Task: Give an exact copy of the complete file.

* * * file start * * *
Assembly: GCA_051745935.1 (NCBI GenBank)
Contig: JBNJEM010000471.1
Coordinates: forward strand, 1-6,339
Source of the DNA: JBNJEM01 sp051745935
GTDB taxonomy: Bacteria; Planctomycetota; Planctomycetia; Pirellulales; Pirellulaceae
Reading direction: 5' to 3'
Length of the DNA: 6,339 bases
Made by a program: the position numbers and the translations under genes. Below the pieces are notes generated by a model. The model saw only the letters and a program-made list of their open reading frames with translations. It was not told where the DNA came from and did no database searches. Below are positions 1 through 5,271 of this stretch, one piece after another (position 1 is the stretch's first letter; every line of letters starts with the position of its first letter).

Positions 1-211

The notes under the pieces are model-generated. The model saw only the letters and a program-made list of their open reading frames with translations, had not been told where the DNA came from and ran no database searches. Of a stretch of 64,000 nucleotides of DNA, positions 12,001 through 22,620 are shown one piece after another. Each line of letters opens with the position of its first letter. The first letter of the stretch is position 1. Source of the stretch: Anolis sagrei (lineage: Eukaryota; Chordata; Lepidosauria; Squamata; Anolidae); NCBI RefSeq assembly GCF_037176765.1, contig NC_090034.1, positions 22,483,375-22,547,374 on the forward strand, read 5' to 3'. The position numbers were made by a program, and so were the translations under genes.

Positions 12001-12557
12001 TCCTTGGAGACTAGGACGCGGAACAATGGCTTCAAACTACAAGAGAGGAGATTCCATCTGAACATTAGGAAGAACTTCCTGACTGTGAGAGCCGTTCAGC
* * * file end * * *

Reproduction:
Assembly: GCA_051745935.1 (NCBI GenBank)
Contig: JBNJEM010000471.1
Coordinates: forward strand, 1-6,339
Source of the DNA: JBNJEM01 sp051745935
GTDB taxonomy: Bacteria; Planctomycetota; Planctomycetia; Pirellulales; Pirellulaceae
Reading direction: 5' to 3'
Length of the DNA: 6,339 bases
Made by a program: the position numbers and the translations under genes. Below the pieces are notes generated by a model. The model saw only the letters and a program-made list of their open reading frames with translations. It was not told where the DNA came from and did no database searches. Below are positions 1 through 5,271 of this stretch, one piece after another (position 1 is the stretch's first letter; every line of letters starts with the position of its first letter).

Positions 1-211

The notes under the pieces are model-generated. The model saw only the letters and a program-made list of their open reading frames with translations, had not been told where the DNA came from and ran no database searches. Of a stretch of 64,000 nucleotides of DNA, positions 12,001 through 22,620 are shown one piece after another. Each line of letters opens with the position of its first letter. The first letter of the stretch is position 1. Source of the stretch: Anolis sagrei (lineage: Eukaryota; Chordata; Lepidosauria; Squamata; Anolidae); NCBI RefSeq assembly GCF_037176765.1, contig NC_090034.1, positions 22,483,375-22,547,374 on the forward strand, read 5' to 3'. The position numbers were made by a program, and so were the translations under genes.

Positions 12001-12557
12001 TCCTTGGAGACTAGGACGCGGAACAATGGCTTCAAACTACAAGAGAGGAGATTCCATCTGAACATTAGGAAGAACTTCCTGACTGTGAGAGCCGTTCAGC